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Auction: 24001 - Orders, Decorations and Medals
Lot: 184

A Great War D.C.M. & 'Battle of Cambrai' Second Award Bar, M.M. group of four to Sergeant F. A. Godfrey, Royal Munster Fusiliers, who was wounded in action and in his first citation was quoted as saying ' is nothing' and carrying on the fight having been shot in the arm, he was later mortally wounded at Battle of Cambrai, having won his Second Award Bar in the action

Distinguished Conduct Medal, G.V.R. with second award bar (9083 Cpl F. Godfrey. 2/R. Muns: Fus); Military Medal, G.V.R. (1-9083 Cpl F. A. Godfrey. 1/R.M.Fus:); British War and Victory Medals (9083 Sjt. F. Godfrey. R. Mun. Fus.), good very fine and almost certainly a Regimentally unique combination (5)

Approximately 63 D.C.M.'s and just 2 Second Award Bars to the D.C.M. to the Royal Munster Fusiliers for the Great War, thus likely unique in combination with his M.M.

D.C.M. London Gazette 20 October 1916, the original citation states:

'For conspicuous gallantry and devotion to duty. During an attack he was wounded, by saying "It is Nothing", led and cheered on two further attacks. When they finally broke down, owing to heavy machine-gun fire, he was, with difficulty, restrained from going on by himself.'

Second Award Bar to the D.C.M. London Gazette 2 December 1919, the original citation states:

'For conspicuous gallantry and devotion to duty. During the attack on Proville, South of Cambrai, on the 30th September 1918, he was wounded while his company was crossing the canal bridge. He refused to go back and be dressed but went to the assistance of other wounded, and saved some from being drowned. he then got his company across the canal, and all the Officers being wounded, led them to the attack. He was wounded three times before he eventually left the company. He behaved splendidly.'

M.M. London Gazette 13 March 1918.

Frederick Arthur Godfrey was born at Putney in 1890 although records are mixed as to where and when he was born and he may have been underage when he enlisted, doing so in Portsmouth. The 1st Munsters were stationed in Rangoon, Burma, as part of the Imperial garrison, but also divided between smaller units posted around islands in the Indian Ocean.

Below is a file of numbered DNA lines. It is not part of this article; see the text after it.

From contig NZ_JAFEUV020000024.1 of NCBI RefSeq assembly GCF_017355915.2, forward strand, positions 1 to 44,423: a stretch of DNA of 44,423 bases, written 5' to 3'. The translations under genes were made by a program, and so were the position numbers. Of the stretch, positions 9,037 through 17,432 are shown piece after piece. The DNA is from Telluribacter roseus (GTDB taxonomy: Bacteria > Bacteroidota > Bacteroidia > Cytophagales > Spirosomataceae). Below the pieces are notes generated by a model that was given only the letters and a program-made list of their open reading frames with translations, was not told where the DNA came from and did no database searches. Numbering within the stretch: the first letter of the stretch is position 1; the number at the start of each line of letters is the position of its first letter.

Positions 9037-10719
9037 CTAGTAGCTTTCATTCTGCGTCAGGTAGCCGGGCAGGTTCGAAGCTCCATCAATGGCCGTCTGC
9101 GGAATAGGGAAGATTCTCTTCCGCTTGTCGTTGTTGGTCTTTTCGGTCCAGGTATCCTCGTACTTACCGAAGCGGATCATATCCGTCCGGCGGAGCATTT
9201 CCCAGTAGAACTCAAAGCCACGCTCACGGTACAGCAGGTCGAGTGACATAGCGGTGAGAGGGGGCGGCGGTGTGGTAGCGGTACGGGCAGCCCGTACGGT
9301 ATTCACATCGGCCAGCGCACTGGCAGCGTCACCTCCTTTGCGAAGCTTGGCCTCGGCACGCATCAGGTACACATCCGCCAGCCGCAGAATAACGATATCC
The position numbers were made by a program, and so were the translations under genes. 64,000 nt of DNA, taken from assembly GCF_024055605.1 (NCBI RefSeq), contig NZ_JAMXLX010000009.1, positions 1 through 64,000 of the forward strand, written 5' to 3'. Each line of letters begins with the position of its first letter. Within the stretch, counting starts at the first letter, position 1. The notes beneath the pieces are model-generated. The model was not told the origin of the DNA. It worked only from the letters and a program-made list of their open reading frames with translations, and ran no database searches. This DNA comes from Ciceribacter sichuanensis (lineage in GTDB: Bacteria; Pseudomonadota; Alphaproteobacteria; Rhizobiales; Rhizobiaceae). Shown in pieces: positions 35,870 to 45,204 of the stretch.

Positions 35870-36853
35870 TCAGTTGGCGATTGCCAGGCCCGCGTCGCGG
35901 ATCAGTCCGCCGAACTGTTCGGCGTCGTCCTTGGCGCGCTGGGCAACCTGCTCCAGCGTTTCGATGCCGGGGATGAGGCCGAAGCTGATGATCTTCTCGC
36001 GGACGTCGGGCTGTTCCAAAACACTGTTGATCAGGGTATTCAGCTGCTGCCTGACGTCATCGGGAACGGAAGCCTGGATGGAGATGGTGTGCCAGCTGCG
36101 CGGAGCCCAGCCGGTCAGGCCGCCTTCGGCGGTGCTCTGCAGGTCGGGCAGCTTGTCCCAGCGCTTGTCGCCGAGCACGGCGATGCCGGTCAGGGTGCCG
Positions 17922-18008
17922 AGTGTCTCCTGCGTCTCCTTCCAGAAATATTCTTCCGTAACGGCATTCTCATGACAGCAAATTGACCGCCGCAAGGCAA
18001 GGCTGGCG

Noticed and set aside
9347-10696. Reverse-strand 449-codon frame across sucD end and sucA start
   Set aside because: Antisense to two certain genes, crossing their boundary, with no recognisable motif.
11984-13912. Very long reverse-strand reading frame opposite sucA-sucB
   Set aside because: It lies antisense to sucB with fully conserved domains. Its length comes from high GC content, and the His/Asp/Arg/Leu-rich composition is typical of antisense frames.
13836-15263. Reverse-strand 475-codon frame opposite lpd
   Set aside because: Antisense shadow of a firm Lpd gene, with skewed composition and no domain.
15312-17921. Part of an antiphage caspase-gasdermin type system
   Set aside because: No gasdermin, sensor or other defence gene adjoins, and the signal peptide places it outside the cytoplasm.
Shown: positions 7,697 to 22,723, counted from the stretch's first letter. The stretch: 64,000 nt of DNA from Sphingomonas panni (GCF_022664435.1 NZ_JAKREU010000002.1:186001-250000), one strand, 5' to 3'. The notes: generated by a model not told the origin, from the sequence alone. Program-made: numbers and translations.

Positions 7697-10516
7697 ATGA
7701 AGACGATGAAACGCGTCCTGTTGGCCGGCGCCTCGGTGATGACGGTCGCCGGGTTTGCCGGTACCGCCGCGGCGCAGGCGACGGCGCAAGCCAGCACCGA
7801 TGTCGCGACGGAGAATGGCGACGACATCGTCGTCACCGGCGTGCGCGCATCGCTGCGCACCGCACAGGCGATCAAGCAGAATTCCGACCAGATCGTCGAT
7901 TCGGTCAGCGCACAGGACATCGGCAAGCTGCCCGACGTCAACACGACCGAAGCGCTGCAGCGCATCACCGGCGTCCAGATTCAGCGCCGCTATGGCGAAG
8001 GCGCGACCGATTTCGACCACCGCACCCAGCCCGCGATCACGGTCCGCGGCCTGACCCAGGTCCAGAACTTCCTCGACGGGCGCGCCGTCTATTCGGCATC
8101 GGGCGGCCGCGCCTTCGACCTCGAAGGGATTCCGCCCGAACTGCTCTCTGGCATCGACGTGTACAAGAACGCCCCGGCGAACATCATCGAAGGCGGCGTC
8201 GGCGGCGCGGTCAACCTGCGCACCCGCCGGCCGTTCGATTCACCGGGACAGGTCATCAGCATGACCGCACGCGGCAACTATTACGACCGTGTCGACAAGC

As part of the policy of recalling regular units, the Battalion returned to Britain to reinforce the British Expeditionary Force. Arriving in January 1915, they joined the 86th Brigade at Coventry, as part of the 29th Division. At the time the 29th Division was Britain's only reserve ready for action.

Godfrey did not see service in Gallipoli and from official records first served in France in May 1916 , there is no exact confirmation on his M.I.C. However a casualty list in the Coventry Evening News dated to 1915 notes a man with his surname, service number and initial being wounded in the Dardanelles. The casualty records state that he suffered a gun shot wound to the arm on 25 August 1916, this being the injury given the citation for his first DCM is where he won his medal.

The Battle of Cambrai

Extracts from the War Diary of 1st Battalion, Royal Munster Fusiliers, written by Major Nightingale, state:

27 September 1918

The Bn attacked across the open and advanced about 3000 yds and were finally held up in front of CANTAING village, partly by Machine Gun fire and partly by our own artillery barrage, which had not lifted sufficiently to allow our men to gain a footing in the village. The Bn remained where it was during the night.

28 September 1918

Cooperation having been made with the artillery, a barrage was put down in the morning and the Bn captured the village of CANTAING, and troops of another Bn went through them. The Bn remained in CANTAING village.

29 September 1918

Orders were received that the Bn was to proceed forward from CANTAING the following day and recapture part of the outskirts of CAMBRAI

30 September 1918

5.30am The Bn moved forward crossing the St.Quentin canal and moving in artillery formation towards the objective. The Bn was held up by machine gun fire from PROVILLE.
12.00 Noon With the help of artillery barrage, the Bn was able to move forward and took up a line of post in the suburb of PROVILLE, on the outskirts of CAMBRAI. After this operation the Bn numbered about 10 officers and 150 other ranks - at 1.30pm Lt Col Kane was mortally wounded endeavouring to reorganise some detached parties of men and head them into the attack.
4PM Owing to enemy counter-attack a post was lost and a CSM taken prisoner, but with the aid of the Anson Bn of the 63rd Naval Division, this post was re-taken by 5pm.
6PM the advanced posts were withdrawn and a line taken up just in rear of the position and was held by the Bn throughout the night until relieved by the 170th Bde.

Godfrey died of wounds on the 2 October 1918 and is buried in the Sunken Road Cemetery, Boisleux-St.Marc, France. He was the son of Frederick Godfrey of 298 London Road, Isleworth, Middlesex.

The lot includes a Special Constabulary Long Service and Good Service Medal, G.V.R. crowned head (Frank Godfrey.), brother of F. A. Godfrey.

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